• Music room
Music
  • Band
  • Choir / Chorus

Language learning

Foreign languages taught
  • French
  • Spanish
Staff resources available to students
  • Speech and language therapist(s)

Health & athletics

Staff resources available to students
  • PE instructor(s)
School facilities
  • Access to sports fields
  • Gym
Note: Data provided by school administrators and community.
School leaders, update and verify information here.

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School basics

School Leader's name
  • Mr Donevin Hoskins
Associations
  • SACS
Fax number
  • (336) 294-7313

Programs

Foreign languages taught
  • French
  • Spanish

Resources

Staff resources available to students
  • Art teacher(s)
  • Assistant principal(s)
  • Librarian/media specialist(s)
  • Music teacher(s)
  • PE instructor(s)
  • Speech and language therapist(s)
Extra learning resources offered
  • Title I Schoolwide program (SWP)
Transportation options
  • School shares bus/van with other schools
School facilities
  • Access to sports fields
  • Art room
  • Auditorium
  • Cafeteria
  • Computer lab
  • Gym
  • Internet access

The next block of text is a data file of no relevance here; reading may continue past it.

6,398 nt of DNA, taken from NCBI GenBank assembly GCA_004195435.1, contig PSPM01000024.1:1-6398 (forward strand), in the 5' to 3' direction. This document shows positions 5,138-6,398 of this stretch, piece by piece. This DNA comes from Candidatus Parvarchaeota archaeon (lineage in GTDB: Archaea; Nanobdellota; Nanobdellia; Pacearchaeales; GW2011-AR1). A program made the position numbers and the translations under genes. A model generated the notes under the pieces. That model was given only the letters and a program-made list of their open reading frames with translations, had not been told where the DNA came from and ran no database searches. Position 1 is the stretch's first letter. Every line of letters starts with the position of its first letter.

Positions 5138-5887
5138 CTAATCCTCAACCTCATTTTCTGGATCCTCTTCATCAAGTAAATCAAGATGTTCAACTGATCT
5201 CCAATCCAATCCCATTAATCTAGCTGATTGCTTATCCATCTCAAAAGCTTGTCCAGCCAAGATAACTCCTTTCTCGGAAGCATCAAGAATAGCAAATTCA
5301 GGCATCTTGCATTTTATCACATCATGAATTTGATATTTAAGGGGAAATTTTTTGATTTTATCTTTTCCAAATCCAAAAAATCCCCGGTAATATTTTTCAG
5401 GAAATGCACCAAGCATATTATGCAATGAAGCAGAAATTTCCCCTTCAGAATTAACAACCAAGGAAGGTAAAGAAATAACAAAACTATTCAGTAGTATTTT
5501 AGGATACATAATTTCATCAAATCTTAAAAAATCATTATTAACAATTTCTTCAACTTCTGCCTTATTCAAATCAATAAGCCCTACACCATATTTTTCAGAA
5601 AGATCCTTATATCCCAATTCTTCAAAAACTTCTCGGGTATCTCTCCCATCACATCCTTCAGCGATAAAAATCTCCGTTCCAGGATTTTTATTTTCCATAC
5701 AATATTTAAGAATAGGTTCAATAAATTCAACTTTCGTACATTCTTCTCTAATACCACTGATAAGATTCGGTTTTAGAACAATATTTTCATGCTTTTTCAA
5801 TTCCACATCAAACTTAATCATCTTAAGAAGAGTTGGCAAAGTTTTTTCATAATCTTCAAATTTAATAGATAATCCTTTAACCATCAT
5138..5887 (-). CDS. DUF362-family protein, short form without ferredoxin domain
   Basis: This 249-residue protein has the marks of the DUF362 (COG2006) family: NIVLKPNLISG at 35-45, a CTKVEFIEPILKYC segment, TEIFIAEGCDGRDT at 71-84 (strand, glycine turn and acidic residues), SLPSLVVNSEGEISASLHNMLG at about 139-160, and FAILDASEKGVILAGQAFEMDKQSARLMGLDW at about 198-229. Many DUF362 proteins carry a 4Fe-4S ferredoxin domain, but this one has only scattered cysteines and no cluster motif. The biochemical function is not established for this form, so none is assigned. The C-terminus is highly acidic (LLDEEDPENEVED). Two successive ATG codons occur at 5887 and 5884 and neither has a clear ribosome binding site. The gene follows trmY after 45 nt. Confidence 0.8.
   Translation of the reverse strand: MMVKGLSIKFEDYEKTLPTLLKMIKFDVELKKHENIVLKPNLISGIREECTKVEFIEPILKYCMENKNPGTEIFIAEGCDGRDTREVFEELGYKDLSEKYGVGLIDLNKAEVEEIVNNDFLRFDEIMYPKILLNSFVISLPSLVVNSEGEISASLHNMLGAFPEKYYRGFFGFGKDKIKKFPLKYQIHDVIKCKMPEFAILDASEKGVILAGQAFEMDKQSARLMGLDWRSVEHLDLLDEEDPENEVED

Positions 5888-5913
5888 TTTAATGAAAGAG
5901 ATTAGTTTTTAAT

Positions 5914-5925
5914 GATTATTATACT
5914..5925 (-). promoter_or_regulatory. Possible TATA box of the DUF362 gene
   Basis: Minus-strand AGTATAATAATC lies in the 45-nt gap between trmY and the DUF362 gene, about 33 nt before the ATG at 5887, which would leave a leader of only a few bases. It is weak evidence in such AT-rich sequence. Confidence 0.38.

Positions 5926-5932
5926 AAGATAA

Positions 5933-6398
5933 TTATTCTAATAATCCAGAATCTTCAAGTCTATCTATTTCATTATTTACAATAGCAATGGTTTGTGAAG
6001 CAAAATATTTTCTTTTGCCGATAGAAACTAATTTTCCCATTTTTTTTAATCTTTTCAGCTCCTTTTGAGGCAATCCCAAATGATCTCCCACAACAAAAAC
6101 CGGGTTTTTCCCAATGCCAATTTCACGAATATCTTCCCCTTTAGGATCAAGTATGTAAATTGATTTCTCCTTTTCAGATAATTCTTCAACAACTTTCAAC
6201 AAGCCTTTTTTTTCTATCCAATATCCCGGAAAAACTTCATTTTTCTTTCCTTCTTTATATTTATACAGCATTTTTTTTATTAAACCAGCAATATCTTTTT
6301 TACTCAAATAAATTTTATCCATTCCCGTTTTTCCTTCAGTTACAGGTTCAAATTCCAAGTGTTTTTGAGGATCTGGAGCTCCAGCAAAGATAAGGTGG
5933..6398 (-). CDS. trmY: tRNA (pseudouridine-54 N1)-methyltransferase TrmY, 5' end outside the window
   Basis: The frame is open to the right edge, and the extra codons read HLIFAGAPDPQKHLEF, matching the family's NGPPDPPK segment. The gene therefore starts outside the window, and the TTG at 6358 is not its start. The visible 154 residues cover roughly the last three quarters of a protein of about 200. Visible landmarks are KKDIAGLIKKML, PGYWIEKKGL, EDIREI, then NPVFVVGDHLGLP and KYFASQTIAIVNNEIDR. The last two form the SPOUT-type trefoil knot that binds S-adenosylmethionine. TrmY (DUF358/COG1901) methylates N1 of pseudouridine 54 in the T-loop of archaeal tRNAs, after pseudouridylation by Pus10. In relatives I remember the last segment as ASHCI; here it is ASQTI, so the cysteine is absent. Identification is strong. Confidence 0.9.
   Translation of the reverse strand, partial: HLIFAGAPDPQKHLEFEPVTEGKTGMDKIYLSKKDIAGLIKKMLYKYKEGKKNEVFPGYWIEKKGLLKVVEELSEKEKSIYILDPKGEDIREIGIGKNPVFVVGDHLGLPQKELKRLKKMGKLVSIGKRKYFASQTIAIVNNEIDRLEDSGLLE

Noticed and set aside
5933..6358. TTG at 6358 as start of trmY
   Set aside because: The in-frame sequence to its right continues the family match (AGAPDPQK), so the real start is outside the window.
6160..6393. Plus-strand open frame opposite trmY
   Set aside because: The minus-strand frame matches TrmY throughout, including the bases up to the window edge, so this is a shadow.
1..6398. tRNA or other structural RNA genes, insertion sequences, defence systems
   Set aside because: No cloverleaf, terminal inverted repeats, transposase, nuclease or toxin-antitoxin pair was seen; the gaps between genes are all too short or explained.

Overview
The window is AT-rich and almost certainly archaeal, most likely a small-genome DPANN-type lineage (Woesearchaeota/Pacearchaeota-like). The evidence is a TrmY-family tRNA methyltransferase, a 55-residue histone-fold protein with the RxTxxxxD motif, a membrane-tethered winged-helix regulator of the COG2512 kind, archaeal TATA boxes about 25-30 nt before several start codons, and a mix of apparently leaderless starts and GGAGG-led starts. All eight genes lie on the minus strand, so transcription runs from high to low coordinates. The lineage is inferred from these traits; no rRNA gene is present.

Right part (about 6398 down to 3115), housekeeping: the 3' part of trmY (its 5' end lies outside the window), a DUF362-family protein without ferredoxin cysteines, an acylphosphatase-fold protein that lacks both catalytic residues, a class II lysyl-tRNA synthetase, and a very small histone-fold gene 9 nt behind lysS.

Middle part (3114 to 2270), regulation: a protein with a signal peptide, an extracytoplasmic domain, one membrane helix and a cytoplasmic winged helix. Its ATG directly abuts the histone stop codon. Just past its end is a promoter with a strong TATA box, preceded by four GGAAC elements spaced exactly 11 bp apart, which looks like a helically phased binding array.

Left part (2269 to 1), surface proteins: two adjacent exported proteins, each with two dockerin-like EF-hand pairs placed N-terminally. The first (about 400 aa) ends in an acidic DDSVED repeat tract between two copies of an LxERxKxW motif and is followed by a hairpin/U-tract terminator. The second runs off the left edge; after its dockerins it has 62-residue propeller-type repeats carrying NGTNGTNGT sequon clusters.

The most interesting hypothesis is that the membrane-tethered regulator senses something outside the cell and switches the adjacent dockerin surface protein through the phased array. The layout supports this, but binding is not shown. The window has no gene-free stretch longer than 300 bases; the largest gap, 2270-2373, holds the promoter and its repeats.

• Library
  • Music room
Note: Data provided by school administrators and community.
School leaders, update and verify information here.

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by verifying community responses, adding program highlights
and more! Get started »

Sports

Boys sports
  • Baseball
  • Basketball
  • Cross country
  • Football
  • Golf
  • Soccer
  • Swimming
  • Tennis
  • Track
  • Volleyball
  • Wrestling
Girls sports
  • Basketball
  • Cross country
  • Golf
  • Soccer
  • Swimming
  • Tennis
  • Track
  • Volleyball

Arts & music

Music
  • Band
  • Choir / Chorus
Note: Data provided by school administrators and community.
School leaders, update and verify information here.

Upcoming Events

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2407 South Holden Road
Greensboro, NC 27407
Website: Click here
Phone: (336) 294-7300